Call me skeptical, but the idea of growing watermelon in Duvall seems improbable at best – but I'm willing to try! Mini Love is a "personal sized fruit" (hands off family) and each plant only takes up 3-4 feet of growing space yet yields 4- 6 fruit. I'm intrigued to see if this 2017 winner lives up to its reputation. I've certainly never tried to grow these before – have you? Any tips?

Quick Fire pepper

Another one I'm not sure about – but there again I'm not a fan of hot peppers. However, my daughter and son-in-law are, so my plan is to grow Quickfire from seed then pass them over for them to grow on and report back on how they did. This is a Thai-type pepper that is compact enough even for a patio container and promises high yields.

What are you growing for the table this year?

I'd love to know – share your 'must have's' in the comments and please tell me how to transplant tomatoes!!

All photos in main text courtesy of All-America Selections

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5 Comments

  1. cat on January 10, 2023 at 9:06 am

    Wow! Thanks for the recommendation for the little squashes! When I googled to find out more about it, I found Pepita Squashes, too – the ones that produce the edible pepita seeds that aren't encased with a hard shell, so they can just be roasted and eaten! (https://all-americaselections.org/product/pumpkin-pepitas/) Sounds like a nice pair of plants for winter squash.
    I usually get volunteers of butternut squash, but I'm really short on space this year while waiting for garlic and shallots to be harvested.
    I'll also be growing a VERY tall (8 – 10 feet) bunch of okra plants just for the decorative pods and pretty flowers that the bees enjoy. I'll grow fennel, too, but last year the black swallowtail butterfly laid her eggs all over mine and – in order to preserve wildlife, I let them take over the plants. Zero harvest by the time they were gone because the bulbs weren't in good shape by then. BUT- the birds enjoyed the larvae so much — they built a nest conveniently under our porch roof to be close) to the garden, so not sure I did anything but feed the birds! It was at least interesting, but disheartening…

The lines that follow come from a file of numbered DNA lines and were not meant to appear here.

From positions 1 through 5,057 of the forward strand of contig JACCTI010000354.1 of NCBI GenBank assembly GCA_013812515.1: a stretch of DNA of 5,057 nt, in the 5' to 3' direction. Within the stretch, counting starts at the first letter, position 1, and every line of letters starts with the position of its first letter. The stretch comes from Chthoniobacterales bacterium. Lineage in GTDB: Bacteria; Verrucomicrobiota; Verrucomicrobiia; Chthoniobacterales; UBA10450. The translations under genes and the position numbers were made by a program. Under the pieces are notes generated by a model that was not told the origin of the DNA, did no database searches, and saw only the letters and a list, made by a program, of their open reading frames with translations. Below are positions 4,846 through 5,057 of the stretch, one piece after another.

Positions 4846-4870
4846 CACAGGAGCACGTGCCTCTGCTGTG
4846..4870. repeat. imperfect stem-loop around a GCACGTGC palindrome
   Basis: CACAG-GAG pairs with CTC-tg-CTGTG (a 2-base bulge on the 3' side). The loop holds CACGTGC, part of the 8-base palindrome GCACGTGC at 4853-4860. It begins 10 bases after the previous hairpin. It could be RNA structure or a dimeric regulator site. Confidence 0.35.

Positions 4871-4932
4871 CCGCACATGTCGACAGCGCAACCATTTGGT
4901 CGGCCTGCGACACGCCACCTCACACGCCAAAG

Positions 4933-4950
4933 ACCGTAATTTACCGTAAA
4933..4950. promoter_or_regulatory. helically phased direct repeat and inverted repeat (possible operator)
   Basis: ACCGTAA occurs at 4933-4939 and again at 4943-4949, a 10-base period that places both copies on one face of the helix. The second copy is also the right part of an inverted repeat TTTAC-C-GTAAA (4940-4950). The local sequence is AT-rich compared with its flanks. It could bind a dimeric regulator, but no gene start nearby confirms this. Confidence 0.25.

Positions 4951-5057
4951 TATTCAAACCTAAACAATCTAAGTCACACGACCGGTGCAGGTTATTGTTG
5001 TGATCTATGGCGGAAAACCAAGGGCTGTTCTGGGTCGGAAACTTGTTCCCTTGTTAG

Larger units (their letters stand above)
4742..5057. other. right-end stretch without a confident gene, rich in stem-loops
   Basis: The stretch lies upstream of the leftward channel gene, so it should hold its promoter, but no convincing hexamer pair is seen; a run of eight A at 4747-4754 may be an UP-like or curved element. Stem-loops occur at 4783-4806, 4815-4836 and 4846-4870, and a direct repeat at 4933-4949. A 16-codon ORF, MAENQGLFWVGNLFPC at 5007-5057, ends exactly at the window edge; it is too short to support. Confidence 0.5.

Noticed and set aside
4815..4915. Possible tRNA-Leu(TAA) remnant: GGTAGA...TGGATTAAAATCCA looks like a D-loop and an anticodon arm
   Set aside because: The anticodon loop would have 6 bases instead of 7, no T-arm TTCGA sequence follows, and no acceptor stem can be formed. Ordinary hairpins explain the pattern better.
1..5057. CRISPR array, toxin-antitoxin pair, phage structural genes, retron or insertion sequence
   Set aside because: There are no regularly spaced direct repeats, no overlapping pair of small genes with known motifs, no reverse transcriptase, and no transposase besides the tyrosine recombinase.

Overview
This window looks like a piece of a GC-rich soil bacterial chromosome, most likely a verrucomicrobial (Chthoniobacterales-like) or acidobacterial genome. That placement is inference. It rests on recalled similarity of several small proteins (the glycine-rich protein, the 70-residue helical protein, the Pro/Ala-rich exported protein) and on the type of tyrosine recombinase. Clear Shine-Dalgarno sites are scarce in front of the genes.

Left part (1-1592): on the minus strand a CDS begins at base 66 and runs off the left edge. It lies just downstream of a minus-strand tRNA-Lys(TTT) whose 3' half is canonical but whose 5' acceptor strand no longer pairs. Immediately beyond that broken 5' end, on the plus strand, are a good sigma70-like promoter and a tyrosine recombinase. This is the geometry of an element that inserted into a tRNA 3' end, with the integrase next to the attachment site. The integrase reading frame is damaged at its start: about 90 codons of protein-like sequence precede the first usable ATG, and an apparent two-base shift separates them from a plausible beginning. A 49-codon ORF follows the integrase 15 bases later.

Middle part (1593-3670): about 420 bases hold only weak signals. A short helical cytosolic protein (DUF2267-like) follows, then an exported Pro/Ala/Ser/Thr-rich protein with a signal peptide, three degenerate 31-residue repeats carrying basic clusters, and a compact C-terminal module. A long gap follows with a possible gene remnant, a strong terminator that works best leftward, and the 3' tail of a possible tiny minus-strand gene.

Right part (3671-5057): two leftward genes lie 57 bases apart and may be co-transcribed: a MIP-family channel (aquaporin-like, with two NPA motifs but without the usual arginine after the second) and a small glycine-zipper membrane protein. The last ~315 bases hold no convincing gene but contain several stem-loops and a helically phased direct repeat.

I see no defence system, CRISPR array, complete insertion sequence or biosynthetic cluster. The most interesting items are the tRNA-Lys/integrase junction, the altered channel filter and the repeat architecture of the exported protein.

• Karen Chapman on January 10, 2023 at 1:57 pm

      I like your idea of the winter squash duo! I also like your idea of growing okra just for their decorative qualities – I may do that myself. Yes the fennel (and dill) often become overtaken by larvae and I'd forgotten about that but may try them again anyway as it's been a few years.

  2. YongKian Soh on January 23, 2023 at 8:08 am

    I have been growing vegetables for almost twenty years, and I have found that by far the most reliable way of preventing young seedlings from damping off is to start with a sterile mix. I pour boiling water or microwave my dampened potting mix till the mix is hot enough to kill off spores and bacteria (sorry good microbes). Of course be sure to let the mix cool before you sow the seeds, or you'll be cooking them. As soon as the seedlings emerge I keep a fan on for a few hours 2-3 times a day (trained on the seedlings) to increase airflow. The gentle breeze also encourages the seedlings to be more stocky. Haven't had a damping off problem for years.

    As for Kabocha, you can use it like butternut, but it is a drier squash when cooked. Great for roasting with a drizzle of olive oil, salt and pepper and some maple syrup, or cook it up Japanese style with mirin, soy and a little sugar and hondashi. Great on rice.

    I moved to an acre 3 years ago, and grow almost all the vegetables we need, especially South East Asian vegetables that are not easily available organically. My must haves for a Chinese vegetable garden are kailan, A choy, celtuce, asparagus beans, amaranth and water spinach. Having a little greenhouse helps, as some of these tropical vegetables just sulk with our cool summers here in Washington state.

    • Karen Chapman on January 24, 2023 at 2:35 pm

      Thanks for your feedback. I've been using a sterile mix – and fan – and only have this issue with tomatoes so still scratching my head with that one! Love your info on the kabocha and the SE Asian vegetables you are growing – thank you for sharing.

  3. New Annuals to Try from Seed – Le Jardinet on January 24, 2023 at 4:01 am

    […] won awards for their superior performance so it takes a lot of the uncertainty away. I shared my edible selections recently but in this post I'm focusing on the ornamental annual seeds I was […]